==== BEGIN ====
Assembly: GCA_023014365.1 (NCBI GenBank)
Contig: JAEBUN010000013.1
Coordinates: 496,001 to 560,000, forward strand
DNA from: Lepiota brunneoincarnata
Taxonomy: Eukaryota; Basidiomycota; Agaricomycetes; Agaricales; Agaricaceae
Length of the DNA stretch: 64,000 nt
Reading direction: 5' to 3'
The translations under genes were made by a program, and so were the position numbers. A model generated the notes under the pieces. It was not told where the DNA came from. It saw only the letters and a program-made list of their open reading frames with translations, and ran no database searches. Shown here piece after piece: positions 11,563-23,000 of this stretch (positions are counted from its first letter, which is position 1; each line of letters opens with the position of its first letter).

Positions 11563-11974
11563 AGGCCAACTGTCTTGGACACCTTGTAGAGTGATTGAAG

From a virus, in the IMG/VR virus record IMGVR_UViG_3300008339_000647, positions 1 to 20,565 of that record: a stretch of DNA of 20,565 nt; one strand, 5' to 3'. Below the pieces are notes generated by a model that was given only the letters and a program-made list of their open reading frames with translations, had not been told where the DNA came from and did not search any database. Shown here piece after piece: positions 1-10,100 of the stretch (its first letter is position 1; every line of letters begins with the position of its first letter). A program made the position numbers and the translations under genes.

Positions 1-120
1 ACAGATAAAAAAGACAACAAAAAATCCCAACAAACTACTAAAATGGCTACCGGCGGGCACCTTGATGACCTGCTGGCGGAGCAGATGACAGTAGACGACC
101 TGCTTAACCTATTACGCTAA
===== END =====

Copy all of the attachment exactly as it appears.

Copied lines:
Assembly: GCA_023014365.1 (NCBI GenBank)
Contig: JAEBUN010000013.1
Coordinates: 496,001 to 560,000, forward strand
DNA from: Lepiota brunneoincarnata
Taxonomy: Eukaryota; Basidiomycota; Agaricomycetes; Agaricales; Agaricaceae
Length of the DNA stretch: 64,000 nt
Reading direction: 5' to 3'
The translations under genes were made by a program, and so were the position numbers. A model generated the notes under the pieces. It was not told where the DNA came from. It saw only the letters and a program-made list of their open reading frames with translations, and ran no database searches. Shown here piece after piece: positions 11,563-23,000 of this stretch (positions are counted from its first letter, which is position 1; each line of letters opens with the position of its first letter).

Positions 11563-11974
11563 AGGCCAACTGTCTTGGACACCTTGTAGAGTGATTGAAG

From a virus, in the IMG/VR virus record IMGVR_UViG_3300008339_000647, positions 1 to 20,565 of that record: a stretch of DNA of 20,565 nt; one strand, 5' to 3'. Below the pieces are notes generated by a model that was given only the letters and a program-made list of their open reading frames with translations, had not been told where the DNA came from and did not search any database. Shown here piece after piece: positions 1-10,100 of the stretch (its first letter is position 1; every line of letters begins with the position of its first letter). A program made the position numbers and the translations under genes.

Positions 1-120
1 ACAGATAAAAAAGACAACAAAAAATCCCAACAAACTACTAAAATGGCTACCGGCGGGCACCTTGATGACCTGCTGGCGGAGCAGATGACAGTAGACGACC
101 TGCTTAACCTATTACGCTAA